Internet has become a way of life. But, just like the market it needs some regulation to make sure it is not used by rogue elements for their benefit. The difficult question is where to draw the line.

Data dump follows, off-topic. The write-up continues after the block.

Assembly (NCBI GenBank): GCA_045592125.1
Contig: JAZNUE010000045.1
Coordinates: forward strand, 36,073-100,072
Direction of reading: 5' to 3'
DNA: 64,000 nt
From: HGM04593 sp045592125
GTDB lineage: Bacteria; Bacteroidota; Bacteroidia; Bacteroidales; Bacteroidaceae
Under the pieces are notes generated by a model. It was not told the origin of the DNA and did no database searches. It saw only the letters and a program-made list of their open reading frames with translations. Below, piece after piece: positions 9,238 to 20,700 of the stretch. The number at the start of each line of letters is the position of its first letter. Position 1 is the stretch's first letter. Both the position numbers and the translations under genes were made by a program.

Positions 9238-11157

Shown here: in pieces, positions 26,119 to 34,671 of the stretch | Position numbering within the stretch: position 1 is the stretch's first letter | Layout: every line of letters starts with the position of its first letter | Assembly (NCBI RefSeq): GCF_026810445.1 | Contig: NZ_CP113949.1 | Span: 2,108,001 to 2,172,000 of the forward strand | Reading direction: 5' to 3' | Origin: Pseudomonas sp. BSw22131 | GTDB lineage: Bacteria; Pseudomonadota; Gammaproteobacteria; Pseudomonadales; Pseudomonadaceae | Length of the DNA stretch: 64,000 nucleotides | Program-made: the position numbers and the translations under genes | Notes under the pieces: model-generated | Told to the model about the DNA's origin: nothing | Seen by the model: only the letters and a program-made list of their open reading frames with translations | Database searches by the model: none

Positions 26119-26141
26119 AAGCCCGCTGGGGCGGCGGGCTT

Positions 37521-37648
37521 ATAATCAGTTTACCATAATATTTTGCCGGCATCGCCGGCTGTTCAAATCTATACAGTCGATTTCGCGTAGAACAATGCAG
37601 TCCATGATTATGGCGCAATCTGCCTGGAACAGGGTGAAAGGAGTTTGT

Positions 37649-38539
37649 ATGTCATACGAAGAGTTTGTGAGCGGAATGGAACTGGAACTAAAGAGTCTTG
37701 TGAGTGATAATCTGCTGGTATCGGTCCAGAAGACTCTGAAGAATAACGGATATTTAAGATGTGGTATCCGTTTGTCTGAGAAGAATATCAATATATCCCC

It might be tempting to simply have a high bar and not fret about all these possibilities—terrorists are terrorists, after all. But a high bar can easily interfere with legitimate users in the name of counterterrorism. Facebook, for example, took down the iconic and disturbing image of a naked Vietnamese girl fleeing after a napalm attack on the grounds that images of naked girls are, well, child pornography. (After an outcry, Facebook restored the image.) Likewise, a high bar on encryption might prevent terrorists from communicating securely with one another, but it could also prevent human rights dissidents from doing the same.